Keywords

Exploratory scenarios; stakeholders; disaster risk; integrated modelling

Location

Session B5: Managing Uncertainty

Start Date

11-7-2016 11:10 AM

End Date

11-7-2016 11:30 AM

Description

Characterising disaster risk involves a complex interaction of physical and social sciences, which makes planning for its reduction significantly challenging. The impact of disasters however make the need to deal with these complexities and uncertainties significant. A common approach to dealing with problems with great uncertainty and complexity is participatory development and application of exploratory scenarios which involve both qualitative and quantitative information. Scenarios developed for the Greater Adelaide region of South Australia, Australia, involved a diverse group of stakeholders involved in natural hazards planning and response. The development and use of exploratory scenarios to assist in decision making was selected due to the complexity of values and understanding, and the uncertainty in socio-economic developments in the region and impacts of reduction options over extended horizons, to 2050. The scenarios themselves were framed based on the challenges to a resilient society and the challenges to designing and implementing mitigation strategies, building on from the framing shown in the Shared Socio-economic Pathways, in an attempt to make what can be abstract scenarios more policy relevant. Five scenarios were qualitatively developed, based on various factors relevant to the framing axis such as institutional culture and perception, social cohesion, infrastructure, and risk/hazard understanding. Statistical analysis based on historical developments and projected trends were used to translate these creative timelines into drivers and system relationships for an integrated model. This spatial, integrated model allowed stakeholders and policy makers to see outputs of land use change and how disaster (flooding, earthquake, bushfire, coastal inundation) risk changed under different scenarios. This allowed for a greater understanding of future disaster risk reduction challenges and subsequently better planning responses.

 
Jul 11th, 11:10 AM Jul 11th, 11:30 AM

Futures of resilience and mitigation: Combining stakeholder knowledge, statistical analysis and integrated modelling to better understand and reduce disaster risk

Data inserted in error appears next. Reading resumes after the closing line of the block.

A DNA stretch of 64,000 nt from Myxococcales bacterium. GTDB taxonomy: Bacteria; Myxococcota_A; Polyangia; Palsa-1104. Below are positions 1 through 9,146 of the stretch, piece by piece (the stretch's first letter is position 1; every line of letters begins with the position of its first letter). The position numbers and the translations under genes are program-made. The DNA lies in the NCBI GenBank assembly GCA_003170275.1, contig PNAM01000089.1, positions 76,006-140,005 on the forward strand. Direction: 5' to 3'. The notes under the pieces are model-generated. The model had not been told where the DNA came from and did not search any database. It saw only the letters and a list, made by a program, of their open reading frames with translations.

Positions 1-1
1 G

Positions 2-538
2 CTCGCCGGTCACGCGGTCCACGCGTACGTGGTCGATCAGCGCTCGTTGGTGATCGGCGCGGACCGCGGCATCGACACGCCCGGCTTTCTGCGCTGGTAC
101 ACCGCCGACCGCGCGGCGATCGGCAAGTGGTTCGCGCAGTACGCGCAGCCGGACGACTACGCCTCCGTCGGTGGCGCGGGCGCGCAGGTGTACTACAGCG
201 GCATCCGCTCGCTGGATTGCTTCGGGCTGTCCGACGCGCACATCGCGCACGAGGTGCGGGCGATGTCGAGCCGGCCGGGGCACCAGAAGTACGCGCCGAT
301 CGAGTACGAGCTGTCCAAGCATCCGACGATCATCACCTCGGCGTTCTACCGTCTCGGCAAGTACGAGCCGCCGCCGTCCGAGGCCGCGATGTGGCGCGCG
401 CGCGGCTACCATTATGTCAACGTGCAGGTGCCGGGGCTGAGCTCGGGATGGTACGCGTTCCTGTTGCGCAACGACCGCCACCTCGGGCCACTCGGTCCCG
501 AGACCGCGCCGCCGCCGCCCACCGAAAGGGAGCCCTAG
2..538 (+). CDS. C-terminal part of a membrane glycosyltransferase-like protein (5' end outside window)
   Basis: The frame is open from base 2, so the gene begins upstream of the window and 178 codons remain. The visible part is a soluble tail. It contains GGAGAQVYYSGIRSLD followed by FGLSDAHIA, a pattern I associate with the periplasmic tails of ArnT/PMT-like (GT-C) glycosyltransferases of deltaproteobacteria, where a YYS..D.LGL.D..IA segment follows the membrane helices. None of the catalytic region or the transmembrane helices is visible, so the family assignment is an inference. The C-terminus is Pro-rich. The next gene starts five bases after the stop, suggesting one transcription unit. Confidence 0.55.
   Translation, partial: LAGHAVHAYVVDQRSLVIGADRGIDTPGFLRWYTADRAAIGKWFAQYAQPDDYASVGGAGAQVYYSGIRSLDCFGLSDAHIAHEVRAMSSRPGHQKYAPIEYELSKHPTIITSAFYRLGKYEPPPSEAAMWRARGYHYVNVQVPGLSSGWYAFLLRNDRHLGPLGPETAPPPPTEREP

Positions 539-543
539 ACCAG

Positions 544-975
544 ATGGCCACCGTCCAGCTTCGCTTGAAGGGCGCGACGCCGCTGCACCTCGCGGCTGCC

Session B5: Managing Uncertainty

Characterising disaster risk involves a complex interaction of physical and social sciences, which makes planning for its reduction significantly challenging. The impact of disasters however make the need to deal with these complexities and uncertainties significant. A common approach to dealing with problems with great uncertainty and complexity is participatory development and application of exploratory scenarios which involve both qualitative and quantitative information. Scenarios developed for the Greater Adelaide region of South Australia, Australia, involved a diverse group of stakeholders involved in natural hazards planning and response. The development and use of exploratory scenarios to assist in decision making was selected due to the complexity of values and understanding, and the uncertainty in socio-economic developments in the region and impacts of reduction options over extended horizons, to 2050. The scenarios themselves were framed based on the challenges to a resilient society and the challenges to designing and implementing mitigation strategies, building on from the framing shown in the Shared Socio-economic Pathways, in an attempt to make what can be abstract scenarios more policy relevant. Five scenarios were qualitatively developed, based on various factors relevant to the framing axis such as institutional culture and perception, social cohesion, infrastructure, and risk/hazard understanding. Statistical analysis based on historical developments and projected trends were used to translate these creative timelines into drivers and system relationships for an integrated model. This spatial, integrated model allowed stakeholders and policy makers to see outputs of land use change and how disaster (flooding, earthquake, bushfire, coastal inundation) risk changed under different scenarios. This allowed for a greater understanding of future disaster risk reduction challenges and subsequently better planning responses.